The Curiosity mission held a press briefing this morning for the first time since the American Geophysical Union meeting, and it was jam-packed with science. The biggest piece of news is this: it was worth it, scientifically, to go to Glenelg first, before heading to the mountain.
2013 is going to be a busy year in space exploration. Two missions launch to the Moon (LADEE and Chang'E 3), and another two to Mars (MAVEN and India's mission). Curiosity should drive to the Mountain, and Opportunity to the next site on Endeavour's rim. Cassini will be seeing rings and Titan. Others should continue routine operations, except maybe MESSENGER, whose fate after March is not yet decided.
Join Emily Lakdawalla and Casey Dreier for a chat with Jim Bell, a scientist who wears many hats. He's the team lead for the Pancam color cameras on the Spirit and Opportunity rovers; he's a member of the Curiosity science team; and he's the esteemed President of the Planetary Society's Board of Directors. We'll talk about the great science being done by both Curiosity and Opportunity, and about what's in store for the future.
A Mars imaging scientist answers the question: who is the "photographer" behind images returned from Mars?
Planetary Radio Live Celebrates Curiosity/Truly Haute Cuisine!
Listen to or watch the webcast recorded Saturday, December 15th, and enjoy a neat little French animation.
Posted by Mat Kaplan on 2012/12/20 04:06 CST
Listen to or watch the webcast recorded Saturday, December 15th with MSL Project Manager Richard Cook and Project Scientist John Grotzinger. Bonus: enjoy a neat little French animation.
Watch Planetary Radio LIVE on Saturday!
Saturday's webcast is all about Curiosity on Mars
Watch the live show at 2pm Pacific on Saturday, December 15 to see Bill Nye, Emily Lakdawalla and the leaders of the Mars Science Laboratory rover mission.
Join us for our weekly hangout and catch up on GRAIL, Curiosity, and the future Mars rover.
Monday was the big Curiosity day at the fall meeting of the American Geophysical Union. A morning press briefing was followed by an afternoon science session. I traveled to San Francisco briefly just to attend those two events. Here's my notes on the first science reports from the mission.
The Planetary Society has a new weekly Google+ Hangout time slot, Thursdays at noon PT / 1800 UT. This week, Casey Dreier and I talked about the Curiosity kerfuffle and NASA's future rover plans. Here's the archived recording.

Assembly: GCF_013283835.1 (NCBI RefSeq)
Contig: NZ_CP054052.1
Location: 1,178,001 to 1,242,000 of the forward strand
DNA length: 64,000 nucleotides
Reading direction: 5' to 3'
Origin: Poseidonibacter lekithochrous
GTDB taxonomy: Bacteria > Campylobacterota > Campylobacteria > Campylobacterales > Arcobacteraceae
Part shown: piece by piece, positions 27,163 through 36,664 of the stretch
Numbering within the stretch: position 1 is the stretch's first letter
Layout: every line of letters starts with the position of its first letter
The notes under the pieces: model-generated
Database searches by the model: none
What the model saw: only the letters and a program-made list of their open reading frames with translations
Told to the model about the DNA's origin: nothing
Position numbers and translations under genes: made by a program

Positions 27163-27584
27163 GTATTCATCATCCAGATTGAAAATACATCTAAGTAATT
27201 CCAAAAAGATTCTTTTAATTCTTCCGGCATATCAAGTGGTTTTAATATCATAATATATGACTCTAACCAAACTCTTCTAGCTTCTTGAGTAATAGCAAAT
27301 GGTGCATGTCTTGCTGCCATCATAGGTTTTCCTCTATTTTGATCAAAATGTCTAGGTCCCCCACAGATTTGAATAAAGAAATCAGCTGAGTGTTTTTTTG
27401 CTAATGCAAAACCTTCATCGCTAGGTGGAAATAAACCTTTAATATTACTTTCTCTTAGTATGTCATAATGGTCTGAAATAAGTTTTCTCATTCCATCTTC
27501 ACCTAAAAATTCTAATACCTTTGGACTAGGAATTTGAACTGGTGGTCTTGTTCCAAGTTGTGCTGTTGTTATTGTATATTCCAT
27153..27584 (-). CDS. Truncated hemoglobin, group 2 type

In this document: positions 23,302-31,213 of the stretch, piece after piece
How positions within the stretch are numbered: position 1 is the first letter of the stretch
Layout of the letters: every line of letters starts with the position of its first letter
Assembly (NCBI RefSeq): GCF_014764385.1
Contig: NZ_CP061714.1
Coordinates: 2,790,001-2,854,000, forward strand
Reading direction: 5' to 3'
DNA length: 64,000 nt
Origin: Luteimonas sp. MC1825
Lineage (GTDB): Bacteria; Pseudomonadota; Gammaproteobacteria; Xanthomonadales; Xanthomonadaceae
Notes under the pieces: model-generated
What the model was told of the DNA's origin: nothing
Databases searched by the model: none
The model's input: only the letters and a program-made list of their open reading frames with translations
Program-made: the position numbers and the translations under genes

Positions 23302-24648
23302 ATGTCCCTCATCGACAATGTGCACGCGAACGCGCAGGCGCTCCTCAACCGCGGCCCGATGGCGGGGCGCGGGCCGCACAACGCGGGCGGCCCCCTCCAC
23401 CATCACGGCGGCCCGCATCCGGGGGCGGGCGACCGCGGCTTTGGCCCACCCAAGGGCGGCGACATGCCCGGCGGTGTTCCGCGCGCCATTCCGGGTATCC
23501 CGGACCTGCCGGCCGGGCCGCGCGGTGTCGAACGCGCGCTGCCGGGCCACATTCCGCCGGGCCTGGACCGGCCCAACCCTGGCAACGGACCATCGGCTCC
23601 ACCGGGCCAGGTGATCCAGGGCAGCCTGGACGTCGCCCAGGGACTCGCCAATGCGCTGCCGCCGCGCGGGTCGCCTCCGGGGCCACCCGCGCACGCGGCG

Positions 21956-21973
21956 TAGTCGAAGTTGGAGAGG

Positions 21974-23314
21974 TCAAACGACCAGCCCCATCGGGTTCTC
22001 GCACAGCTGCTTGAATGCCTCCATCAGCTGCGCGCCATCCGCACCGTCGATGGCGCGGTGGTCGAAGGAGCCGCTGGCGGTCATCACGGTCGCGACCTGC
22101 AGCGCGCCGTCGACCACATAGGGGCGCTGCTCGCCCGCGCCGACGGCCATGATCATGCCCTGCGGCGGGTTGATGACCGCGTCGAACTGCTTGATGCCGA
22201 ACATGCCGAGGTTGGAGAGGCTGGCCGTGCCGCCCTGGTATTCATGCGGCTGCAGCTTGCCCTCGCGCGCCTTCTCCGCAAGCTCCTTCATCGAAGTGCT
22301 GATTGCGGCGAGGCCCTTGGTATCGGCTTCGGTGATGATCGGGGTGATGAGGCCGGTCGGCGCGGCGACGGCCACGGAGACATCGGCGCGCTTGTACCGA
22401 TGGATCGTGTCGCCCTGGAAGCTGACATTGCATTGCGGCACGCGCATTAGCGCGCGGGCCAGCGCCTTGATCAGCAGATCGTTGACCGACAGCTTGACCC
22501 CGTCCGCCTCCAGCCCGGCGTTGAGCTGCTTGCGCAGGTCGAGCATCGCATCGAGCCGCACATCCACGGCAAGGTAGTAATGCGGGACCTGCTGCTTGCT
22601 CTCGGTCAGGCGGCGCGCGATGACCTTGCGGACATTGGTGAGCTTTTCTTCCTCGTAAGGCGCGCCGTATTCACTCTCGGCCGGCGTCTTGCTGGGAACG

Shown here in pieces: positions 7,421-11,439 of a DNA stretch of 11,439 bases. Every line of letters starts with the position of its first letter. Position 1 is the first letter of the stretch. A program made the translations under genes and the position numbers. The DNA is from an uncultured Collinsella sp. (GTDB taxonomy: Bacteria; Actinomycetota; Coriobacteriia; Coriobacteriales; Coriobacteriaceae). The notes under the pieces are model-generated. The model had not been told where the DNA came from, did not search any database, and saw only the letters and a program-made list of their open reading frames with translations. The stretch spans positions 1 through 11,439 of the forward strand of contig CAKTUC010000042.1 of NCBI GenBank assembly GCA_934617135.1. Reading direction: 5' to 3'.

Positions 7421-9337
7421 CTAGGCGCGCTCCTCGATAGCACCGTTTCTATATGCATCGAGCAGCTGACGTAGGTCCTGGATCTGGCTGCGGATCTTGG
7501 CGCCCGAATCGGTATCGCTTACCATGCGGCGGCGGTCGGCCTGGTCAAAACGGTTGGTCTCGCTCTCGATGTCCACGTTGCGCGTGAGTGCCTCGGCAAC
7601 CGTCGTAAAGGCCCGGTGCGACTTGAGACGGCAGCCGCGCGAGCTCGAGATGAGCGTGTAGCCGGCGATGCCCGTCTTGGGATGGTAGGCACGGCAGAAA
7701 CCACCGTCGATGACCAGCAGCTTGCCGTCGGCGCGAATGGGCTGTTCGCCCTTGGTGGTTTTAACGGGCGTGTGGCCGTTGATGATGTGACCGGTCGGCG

I'm in San Francisco, reporting from the American Geophysical Union meeting. This morning, there was a much-anticipated press briefing featuring the latest results from Curiosity.
With all the hoopla surrounding the unknown results of the first analysis of a soil sample by Curiosity's Sample Analysis at Mars (SAM) instrument, I thought an explainer would be useful. What is SAM, what is it designed to measure, and what is the nature of its results? Here you go.
On Saturday, while parked for the Thanksgiving holiday at the edge of Glenelg, Curiosity took a lovely panorama pointed to the east and into Glenelg.
This week's Cosmoquest Astronomy Hour Google+ Hangout at 1600 PST / midnight UTC on Wednesday will feature me and Fraser Cain talking about what Curiosity's been up to, and answering your questions.
Planetary Radio Live--Celebrating Curiosity
Leaders of the Mars Science Laboratory mission join Bill Nye and others on stage.
Posted by Mat Kaplan on 2012/11/20 04:28 CST
Bill Nye and Planetary Society colleagues welcome mission leaders Richard Cook and John Grotzinger to a live discussion about the Mars Science Laboratory Rover.
This morning while driving to work I heard a terrific story about Curiosity on National Public Radio from Joe Palca, NPR's science correspondent. It was a great story despite the fact that it contained virtually no news. The nugget of non-news is that SAM's analysis of Mars soil has yielded some unspecified, exciting, but not-yet-confirmed result. But that's not really what Palca's story is about.
Curiosity is a rover again at last! She was parked at the dune named Rocknest for 40 sols, from sol 60 through 99. On sol 100, she drove right on top of the dune, obliterating her five scoop marks. Then on sol 102 she took a good long, 35-meter drive so that she's now right on the edge of the "high thermal inertia unit" that attracted her to the spot the team has named Glenelg.
This week's Cosmoquest Astronomy Hour Google+ Hangout at 1600 PDT / 2300 UTC on Wednesday will feature Pamela Conrad, the deputy principal investigator for Curiosity's Sample Analysis at Mars (SAM) instrument. Tune in to learn more about how this experiment will change our view of Mars, and to ask your questions!